The slowing growth rate of credit to the private sector has emerged as a key industry issue in 2016 and 2017. After expanding at a rate in excess of 20% throughout most of 2015, central bank data shows that in January 2016 growth began to decline sharply. By October 2016 credit expansion to the private sector had fallen beneath the 10% level, and by April 2017 it had declined to just over 3%. Tightening liquidity is a primary cause of this phenomenon, and one which the Bank of Tanzania (BoT) has attempted to counter by making changes to both the discount rate and the statutory minimum reserve requirement (see analysis). However, the rise in the number of delinquent loans in the system is also acting as a brake on credit growth. The non-performing loan (NPL) ratio in the banking sector increased from 7.5% in May 2016 to 9.1% by September of that year – settling into a range considerably in excess of the BoT’s advisory threshold of 5%. Particularly affected were the agriculture and trade sectors, which both showed NPL ratios of nearly 20% at the end of September 2016. Given the large role that lending to trade plays in the sector’s aggregate loan book, where it accounts for over 20% of the total, this deterioration of asset quality has resulted in a marked tightening of lending conditions.
The problem facing the BoT as it sets about tackling NPL levels is that many of the underlying causes lie beyond its control. The recent uptick in NPLs is a regional trend – both Uganda and Kenya have suffered similar rises – largely driven by external factors. The greatest exogenous shock in Tanzania’s recent economic history was the global financial crisis of 2008, which saw NPLs rise and credit contract in 2009 and 2010. Currently, Tanzania is feeling the effects of the commodities crunch of late 2015 and 2016, which saw Brent and West Texas Intermediate crude oil drop below $40 per barrel, and the price of iron ore hit its lowest level since 2005. However, GDP has grown at 7% per year since the 2008 credit crunch, indicating internal stability despite external challenges.
Nevertheless, the government has initiated moves to industrialise the country and improve linkages with the agricultural sector. The shift towards an industrial outlook has changed investment perceptions of pension funds, which previously invested largely in real estate, and is expected to have a multiplier effect in income generation, and the creation of jobs and sector linkages. However, for long-term and sustainable industrial development, investment in human capital, research and development, technology, energy for power reliability, mechanisation in agriculture, and an enhanced legal and tax-friendly environment will be needed. Efforts to address fiscal impediments and effective monetary policy will largely address the short-run price volatility, in line with the country’s long-term development objectives, Charles Itembe, managing director of Azania Bank, told OBG.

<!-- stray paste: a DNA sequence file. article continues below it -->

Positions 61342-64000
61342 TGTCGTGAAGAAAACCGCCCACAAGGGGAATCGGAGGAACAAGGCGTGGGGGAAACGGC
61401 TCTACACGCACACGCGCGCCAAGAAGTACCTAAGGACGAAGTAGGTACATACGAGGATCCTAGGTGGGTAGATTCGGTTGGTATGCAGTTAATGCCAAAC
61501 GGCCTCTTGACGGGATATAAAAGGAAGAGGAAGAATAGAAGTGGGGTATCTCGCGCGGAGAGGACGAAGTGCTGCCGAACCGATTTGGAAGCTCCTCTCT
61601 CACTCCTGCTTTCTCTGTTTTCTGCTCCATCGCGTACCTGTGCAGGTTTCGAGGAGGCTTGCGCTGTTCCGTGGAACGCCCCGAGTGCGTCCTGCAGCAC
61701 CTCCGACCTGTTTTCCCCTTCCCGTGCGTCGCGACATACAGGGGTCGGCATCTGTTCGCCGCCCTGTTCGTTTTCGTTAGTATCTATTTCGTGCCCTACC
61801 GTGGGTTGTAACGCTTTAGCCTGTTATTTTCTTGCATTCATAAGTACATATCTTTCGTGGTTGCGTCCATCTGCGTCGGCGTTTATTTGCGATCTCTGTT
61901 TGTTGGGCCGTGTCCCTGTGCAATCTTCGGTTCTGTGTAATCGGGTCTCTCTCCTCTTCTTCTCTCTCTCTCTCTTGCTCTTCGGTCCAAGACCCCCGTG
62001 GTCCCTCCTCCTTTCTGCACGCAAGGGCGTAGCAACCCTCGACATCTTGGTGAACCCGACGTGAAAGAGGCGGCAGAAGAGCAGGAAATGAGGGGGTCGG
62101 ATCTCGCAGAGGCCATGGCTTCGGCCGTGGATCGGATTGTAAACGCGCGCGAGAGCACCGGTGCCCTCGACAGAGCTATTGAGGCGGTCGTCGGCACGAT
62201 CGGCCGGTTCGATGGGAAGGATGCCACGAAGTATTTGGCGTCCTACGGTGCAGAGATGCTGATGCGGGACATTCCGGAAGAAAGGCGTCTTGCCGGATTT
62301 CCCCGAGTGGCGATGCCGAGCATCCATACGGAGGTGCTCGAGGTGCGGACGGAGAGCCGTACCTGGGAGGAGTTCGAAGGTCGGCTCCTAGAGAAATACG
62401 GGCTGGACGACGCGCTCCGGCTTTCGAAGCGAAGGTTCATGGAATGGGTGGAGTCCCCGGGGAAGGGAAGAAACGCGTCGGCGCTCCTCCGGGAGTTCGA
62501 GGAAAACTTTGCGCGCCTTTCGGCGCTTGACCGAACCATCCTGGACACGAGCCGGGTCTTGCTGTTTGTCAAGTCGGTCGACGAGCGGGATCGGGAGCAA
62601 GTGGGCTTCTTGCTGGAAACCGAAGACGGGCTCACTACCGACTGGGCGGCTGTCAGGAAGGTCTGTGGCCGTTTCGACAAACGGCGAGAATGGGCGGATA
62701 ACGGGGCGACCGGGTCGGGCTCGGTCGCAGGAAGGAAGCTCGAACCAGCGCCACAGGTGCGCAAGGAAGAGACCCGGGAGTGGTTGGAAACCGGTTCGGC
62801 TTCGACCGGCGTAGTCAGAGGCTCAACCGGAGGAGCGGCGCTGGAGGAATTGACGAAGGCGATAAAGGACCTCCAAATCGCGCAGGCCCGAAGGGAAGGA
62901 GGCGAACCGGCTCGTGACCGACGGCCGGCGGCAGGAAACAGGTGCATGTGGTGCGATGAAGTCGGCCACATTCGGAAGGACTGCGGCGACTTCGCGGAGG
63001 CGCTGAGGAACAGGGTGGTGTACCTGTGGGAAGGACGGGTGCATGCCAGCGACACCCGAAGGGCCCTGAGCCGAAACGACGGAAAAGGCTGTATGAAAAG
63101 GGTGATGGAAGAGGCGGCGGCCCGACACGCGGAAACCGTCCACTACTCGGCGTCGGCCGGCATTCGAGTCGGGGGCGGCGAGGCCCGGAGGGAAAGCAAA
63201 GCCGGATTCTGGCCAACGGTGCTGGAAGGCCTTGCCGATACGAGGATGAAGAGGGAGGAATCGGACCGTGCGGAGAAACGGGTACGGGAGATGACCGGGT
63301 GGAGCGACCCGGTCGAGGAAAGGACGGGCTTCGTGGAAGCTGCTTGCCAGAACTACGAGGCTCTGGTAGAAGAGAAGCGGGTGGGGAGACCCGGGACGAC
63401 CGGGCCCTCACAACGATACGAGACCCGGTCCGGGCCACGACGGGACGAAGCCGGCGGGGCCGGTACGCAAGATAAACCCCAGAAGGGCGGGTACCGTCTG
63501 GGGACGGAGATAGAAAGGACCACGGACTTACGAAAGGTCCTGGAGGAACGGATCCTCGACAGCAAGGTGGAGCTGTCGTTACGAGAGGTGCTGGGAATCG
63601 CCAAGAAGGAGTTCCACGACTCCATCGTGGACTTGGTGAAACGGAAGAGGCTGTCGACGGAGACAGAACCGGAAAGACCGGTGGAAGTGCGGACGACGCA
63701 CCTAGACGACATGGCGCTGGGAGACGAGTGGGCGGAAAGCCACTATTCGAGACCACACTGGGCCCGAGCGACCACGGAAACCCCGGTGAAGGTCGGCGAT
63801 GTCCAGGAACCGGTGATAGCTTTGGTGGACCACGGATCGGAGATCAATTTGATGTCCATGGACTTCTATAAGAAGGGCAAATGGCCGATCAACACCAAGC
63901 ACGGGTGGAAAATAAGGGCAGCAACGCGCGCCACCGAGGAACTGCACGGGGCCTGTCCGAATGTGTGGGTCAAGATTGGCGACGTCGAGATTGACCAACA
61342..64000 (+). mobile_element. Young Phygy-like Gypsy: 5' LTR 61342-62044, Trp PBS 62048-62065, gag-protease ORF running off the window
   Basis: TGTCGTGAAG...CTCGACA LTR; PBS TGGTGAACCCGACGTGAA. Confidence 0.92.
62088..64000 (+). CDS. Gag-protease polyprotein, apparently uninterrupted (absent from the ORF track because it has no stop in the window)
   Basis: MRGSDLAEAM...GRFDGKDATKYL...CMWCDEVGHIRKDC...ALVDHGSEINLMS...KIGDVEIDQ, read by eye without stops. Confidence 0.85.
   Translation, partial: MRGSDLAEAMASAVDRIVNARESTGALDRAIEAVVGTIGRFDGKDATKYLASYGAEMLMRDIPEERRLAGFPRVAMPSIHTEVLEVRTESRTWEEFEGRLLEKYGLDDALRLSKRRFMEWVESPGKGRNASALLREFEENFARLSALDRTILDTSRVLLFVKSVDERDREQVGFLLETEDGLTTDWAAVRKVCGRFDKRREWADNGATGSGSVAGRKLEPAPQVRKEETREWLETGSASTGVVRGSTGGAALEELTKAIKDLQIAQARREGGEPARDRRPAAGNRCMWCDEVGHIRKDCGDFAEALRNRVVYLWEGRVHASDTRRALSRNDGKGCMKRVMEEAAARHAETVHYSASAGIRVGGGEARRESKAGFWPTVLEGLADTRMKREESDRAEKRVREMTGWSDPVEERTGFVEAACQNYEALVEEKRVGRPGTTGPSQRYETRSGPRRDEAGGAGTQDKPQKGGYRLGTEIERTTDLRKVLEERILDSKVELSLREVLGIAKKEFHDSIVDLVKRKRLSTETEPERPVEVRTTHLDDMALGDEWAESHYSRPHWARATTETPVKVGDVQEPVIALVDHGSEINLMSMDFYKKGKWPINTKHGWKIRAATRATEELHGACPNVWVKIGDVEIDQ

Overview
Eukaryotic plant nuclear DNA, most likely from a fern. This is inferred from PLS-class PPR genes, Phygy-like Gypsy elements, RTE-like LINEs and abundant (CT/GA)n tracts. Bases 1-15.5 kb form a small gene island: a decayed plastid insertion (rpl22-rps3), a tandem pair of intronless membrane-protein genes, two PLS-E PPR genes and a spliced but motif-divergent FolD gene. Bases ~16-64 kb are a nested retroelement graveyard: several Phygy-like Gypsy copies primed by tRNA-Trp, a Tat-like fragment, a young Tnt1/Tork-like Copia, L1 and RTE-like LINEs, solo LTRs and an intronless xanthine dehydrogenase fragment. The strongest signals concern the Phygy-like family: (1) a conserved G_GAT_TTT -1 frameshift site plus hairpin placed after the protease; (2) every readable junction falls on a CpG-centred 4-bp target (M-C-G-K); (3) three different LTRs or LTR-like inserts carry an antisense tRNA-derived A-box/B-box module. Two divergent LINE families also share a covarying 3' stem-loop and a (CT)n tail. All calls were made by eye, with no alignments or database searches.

The BoT has started by reaffirming its 5% NPL target and asking banks that have exceeded it – most of which are at the smaller end of the scale in terms of total assets – to submit a strategy of how they intend to bring their ratio within range. By reducing the discount rate from 16% to 12% in March 2017, the BoT has also made it easier for commercial lenders to borrow and boost their lending activity. While accelerating credit growth does not alter the status of existing NPLs, loan growth could see them decrease as a proportion of gross lending, and thereby bring banks with high delinquency rates back towards the prudential norm.
Lastly, there is the question of loan restructuring. The BoT took a proactive stance on the matter in the wake of 2008, assisting with restructuring negotiations and waiving interest payments. The question of restructuring was reportedly raised during a meeting between the Tanzania National Business Council and President John Magufuli in May 2017. Should the NPL rate remain at its elevated level for a sustained period, the BoT may once again choose to adopt the role of mediator between lenders and their clients.
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